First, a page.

Low-fat Diets Can Stunt Kids' Growth
Fat can be included as part of a healthy, balanced diet and has an important role in helping youngsters grow, they said.
The advice came after women were told not to eat junk food while pregnant as it can set their child's taste for fatty and sugary food for life, putting them at risk of obesity.
Other studies have said children should not be given low-calorie diet food because it could make them over-eat to compensate.
The new research, published in the Nutrition Journal, found that children's bodies burn a greater proportion of their energy from fat than adults do.
Experts said the way to make sense of all the latest evidence was to eat a sensible balanced diet without restricting any one food group and to take regular exercise.
An American team, led by John Kostyak from Pennsylvania State University, carried out tests on 10 children and 10 adults. They found that the total fat burned by children did not differ greatly to that burned by adults.
However, the children were found to burn considerably more fat relative to the amount of energy they used.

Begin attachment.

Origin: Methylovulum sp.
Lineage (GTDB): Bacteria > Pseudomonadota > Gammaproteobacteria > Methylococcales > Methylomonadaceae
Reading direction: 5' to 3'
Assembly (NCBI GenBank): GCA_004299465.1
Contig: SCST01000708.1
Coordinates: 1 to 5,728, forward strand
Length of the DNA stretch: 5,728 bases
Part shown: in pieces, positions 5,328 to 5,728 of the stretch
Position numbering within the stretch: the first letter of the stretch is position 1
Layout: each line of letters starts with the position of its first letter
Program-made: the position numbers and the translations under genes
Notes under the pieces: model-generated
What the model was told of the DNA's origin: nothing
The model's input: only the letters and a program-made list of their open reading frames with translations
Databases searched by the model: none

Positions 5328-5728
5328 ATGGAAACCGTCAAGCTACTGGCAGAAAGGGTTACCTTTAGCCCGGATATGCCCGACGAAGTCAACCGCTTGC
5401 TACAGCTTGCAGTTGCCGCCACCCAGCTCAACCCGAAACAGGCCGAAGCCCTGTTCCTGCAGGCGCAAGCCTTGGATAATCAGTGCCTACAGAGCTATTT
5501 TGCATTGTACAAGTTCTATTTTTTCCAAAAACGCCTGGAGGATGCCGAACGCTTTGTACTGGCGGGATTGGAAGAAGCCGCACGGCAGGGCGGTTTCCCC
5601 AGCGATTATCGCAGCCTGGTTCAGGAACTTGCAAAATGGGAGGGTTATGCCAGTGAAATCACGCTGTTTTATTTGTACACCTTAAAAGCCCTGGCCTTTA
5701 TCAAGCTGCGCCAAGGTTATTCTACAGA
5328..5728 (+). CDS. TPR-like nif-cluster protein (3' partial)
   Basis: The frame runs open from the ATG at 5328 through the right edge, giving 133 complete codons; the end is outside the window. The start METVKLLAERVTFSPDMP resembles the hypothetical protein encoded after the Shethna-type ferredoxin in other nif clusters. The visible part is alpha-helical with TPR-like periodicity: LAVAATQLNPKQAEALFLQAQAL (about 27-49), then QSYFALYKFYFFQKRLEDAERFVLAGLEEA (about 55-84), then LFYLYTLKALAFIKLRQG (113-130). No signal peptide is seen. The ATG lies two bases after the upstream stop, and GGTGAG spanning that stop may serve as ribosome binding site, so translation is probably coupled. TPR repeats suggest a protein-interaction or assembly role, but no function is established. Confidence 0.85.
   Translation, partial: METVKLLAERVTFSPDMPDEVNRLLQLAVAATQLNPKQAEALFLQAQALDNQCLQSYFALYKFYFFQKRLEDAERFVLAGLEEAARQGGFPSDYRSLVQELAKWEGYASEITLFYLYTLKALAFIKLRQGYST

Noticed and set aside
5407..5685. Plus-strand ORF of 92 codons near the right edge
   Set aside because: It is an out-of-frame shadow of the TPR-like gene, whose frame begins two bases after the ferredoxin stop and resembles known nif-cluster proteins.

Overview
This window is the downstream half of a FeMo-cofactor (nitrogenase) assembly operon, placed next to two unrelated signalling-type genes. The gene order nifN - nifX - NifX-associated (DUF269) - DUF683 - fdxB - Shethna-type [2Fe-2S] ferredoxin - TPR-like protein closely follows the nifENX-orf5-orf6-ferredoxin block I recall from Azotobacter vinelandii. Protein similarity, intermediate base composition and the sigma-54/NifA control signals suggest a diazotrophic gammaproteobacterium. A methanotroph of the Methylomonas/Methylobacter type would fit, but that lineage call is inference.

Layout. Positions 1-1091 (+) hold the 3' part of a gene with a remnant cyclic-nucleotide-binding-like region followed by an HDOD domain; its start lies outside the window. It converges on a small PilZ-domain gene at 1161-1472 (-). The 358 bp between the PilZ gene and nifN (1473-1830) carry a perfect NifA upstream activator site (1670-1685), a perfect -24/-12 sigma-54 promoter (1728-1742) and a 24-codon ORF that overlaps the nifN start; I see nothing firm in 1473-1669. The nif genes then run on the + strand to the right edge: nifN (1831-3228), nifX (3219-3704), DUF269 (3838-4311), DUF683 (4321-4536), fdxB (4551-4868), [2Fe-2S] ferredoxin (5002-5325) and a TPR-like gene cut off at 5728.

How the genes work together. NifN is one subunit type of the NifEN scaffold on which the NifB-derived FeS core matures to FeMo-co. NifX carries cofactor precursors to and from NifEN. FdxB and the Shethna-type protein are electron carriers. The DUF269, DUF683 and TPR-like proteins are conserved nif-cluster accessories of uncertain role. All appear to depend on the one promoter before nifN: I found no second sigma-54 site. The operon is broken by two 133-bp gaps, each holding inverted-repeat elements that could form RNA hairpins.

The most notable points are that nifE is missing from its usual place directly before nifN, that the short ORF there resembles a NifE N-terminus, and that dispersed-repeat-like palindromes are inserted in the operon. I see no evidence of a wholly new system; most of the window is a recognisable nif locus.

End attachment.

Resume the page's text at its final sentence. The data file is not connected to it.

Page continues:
They had been given a standard diet for three days and confined to sitting around watching DVDs or reading, with measurements taken throughout. Women and girls used fat at a higher rate than men and boys.
The authors said, "Sufficient fat must be included in the diet for children to support normal growth."
The report said a quarter to a third of a child's calories should come from fat, compared with a fifth for adults.
Tam Fry, a board member of Britain's National Obesity Forum, said, "Young children need more fat and energy for the whole purpose of growing up and living. Therefore to give them low-fat and sugar-free products is a bad idea.
"Certainly right through primary school, children should be given straightforward wholesome food.
"It is difficult to address this issue because the whole business of food is so full of mixed messages.
"But the basic message is if the word 'diet' is written on a packet or can, it really shouldn't be given to children.
"Diets are not appropriate for young children. A certain amount of fat is a good thing, but don't overdo it.''
* The Foods Standards Agency says children under the age of two should be given full fat milk and dairy products. Semi-skimmed is fine once they are older. Fully skimmed milk should not be given to children under the age of five.
Parents should provide foods such as citrus fruit, green vegetables, milk, cheese, yoghurt, soya beans, nuts, fortified cereals, margarine or butter, meat and oily fish. Sweets, biscuits and salty snacks should be limited, according to FSA advice.
From the August 27, 2007, Prepared Foods e-Flash